What is the health care coverage like? What are the retirement benefits? Do you get equity in the company? What is the value of PTO? Two weeks off is a full paycheck, for example, if that's compensated.

There are also other benefits to a job, like a flexible work schedule or a shorter performance review cycle that might make you eligible for a raise sooner. All of these things not only pose as benefits to you or things to consider when taking the job, but they are just as much on the table for negotiation as take-home income is.

So for example, if they can't raise their cap on the salary in order to get you to sign, maybe they'd be more receptive to giving you another week of PTO or a shorter review cycle so that you can prove your value more quickly and potentially be eligible for a raise sooner.

And of course, if you're considering multiple job offers, play them wisely against each other rather than just taking the first one that clearly might seem like it pays a bit more money. Of course, if there's a big gap, that's notable and something that would necessitate some more evaluation. But if the difference is $5K or $2,000 less a year than you'd be making one place versus the other, it's really worthwhile to consider career development factors, the full range of benefits, because, between opportunities for a bonus or quicker promotion, that difference is really going to even out pretty quickly.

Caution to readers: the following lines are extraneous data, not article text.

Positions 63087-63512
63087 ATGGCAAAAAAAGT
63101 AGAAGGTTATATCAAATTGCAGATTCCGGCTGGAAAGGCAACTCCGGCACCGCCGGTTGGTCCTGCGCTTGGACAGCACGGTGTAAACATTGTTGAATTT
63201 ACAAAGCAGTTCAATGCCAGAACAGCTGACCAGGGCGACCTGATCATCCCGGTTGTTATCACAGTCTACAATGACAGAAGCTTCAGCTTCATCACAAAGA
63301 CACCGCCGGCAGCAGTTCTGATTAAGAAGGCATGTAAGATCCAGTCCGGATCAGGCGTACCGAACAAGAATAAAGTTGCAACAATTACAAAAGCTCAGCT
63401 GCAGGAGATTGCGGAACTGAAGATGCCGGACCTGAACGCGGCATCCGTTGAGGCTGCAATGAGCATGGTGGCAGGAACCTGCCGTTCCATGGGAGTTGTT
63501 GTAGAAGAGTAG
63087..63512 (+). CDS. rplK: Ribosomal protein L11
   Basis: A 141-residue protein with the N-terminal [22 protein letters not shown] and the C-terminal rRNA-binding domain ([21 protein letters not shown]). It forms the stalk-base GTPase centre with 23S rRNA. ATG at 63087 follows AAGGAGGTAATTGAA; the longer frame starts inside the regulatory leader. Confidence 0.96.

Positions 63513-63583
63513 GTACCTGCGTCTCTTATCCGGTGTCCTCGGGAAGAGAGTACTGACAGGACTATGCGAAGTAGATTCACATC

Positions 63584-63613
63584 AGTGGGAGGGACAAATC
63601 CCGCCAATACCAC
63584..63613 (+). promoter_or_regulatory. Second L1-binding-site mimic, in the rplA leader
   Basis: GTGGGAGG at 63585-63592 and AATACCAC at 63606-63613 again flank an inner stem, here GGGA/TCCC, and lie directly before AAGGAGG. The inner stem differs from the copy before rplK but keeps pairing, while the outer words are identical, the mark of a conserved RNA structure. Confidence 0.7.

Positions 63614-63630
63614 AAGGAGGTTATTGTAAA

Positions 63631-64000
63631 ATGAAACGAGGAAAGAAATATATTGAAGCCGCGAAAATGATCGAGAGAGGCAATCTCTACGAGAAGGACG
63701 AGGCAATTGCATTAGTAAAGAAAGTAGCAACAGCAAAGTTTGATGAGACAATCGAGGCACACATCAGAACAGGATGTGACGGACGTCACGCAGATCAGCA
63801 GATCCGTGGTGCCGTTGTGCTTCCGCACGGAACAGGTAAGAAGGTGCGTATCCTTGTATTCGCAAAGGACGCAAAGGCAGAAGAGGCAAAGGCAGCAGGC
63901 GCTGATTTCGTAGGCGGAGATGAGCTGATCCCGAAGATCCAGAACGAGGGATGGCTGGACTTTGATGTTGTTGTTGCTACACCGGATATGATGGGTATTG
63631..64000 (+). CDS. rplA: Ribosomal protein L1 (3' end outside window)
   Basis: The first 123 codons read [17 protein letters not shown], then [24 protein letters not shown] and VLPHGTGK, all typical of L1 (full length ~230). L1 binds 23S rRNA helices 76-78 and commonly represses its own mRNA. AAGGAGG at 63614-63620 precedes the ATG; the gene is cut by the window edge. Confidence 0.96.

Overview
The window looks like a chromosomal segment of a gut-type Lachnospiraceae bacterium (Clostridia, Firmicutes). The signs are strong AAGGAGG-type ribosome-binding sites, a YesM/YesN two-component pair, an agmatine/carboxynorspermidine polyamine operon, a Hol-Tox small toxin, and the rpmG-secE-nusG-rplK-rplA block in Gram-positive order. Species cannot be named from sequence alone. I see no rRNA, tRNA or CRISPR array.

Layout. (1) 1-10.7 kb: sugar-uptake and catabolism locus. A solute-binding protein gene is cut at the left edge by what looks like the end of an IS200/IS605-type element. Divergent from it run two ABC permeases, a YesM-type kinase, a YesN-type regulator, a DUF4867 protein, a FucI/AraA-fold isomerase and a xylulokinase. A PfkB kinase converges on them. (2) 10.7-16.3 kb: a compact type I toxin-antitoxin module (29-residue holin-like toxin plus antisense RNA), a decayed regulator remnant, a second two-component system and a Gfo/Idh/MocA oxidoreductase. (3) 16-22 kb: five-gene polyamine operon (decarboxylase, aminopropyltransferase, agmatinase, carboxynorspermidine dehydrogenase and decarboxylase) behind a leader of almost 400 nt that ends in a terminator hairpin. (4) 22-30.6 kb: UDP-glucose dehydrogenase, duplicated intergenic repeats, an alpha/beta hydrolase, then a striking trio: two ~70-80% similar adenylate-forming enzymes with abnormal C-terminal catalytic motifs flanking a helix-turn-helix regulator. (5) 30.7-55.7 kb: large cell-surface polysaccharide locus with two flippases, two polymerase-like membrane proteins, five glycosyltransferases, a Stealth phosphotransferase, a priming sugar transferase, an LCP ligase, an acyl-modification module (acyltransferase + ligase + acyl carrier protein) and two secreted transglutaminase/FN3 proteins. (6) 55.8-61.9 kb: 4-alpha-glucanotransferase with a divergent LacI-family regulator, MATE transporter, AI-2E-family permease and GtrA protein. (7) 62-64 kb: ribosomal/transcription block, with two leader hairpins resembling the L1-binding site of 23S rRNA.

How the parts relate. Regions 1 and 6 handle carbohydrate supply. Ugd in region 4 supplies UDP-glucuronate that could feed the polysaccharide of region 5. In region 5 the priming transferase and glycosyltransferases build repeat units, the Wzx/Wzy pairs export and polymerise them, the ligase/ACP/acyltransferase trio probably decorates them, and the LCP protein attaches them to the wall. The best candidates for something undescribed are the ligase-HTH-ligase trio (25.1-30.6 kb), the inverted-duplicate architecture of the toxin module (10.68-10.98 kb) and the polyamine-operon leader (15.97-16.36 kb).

recap of salary negotiation mistakes to avoid

So to quickly recap, here are three common mistakes to avoid when negotiating your salary:

  • Don't be the first to reveal a number. Instead, flip that question right back to the interviewer.

  • Don't wait till the final offer to discuss compensation. Instead, know that it's OK to bring up money.

  • Don't focus only on your base pay. This applies to both negotiation and when making your final offer decision. Instead, know that there's a lot of other factors that may be more important to you.

If you found this video helpful, please let us know by liking down below and subscribing to our channel right here. For more interviewing tips, I highly recommend checking out this playlist:

You can also check out this video for formulating a great elevator pitch:

Thank you so much for watching. Best of luck negotiating, and I'll see you next time.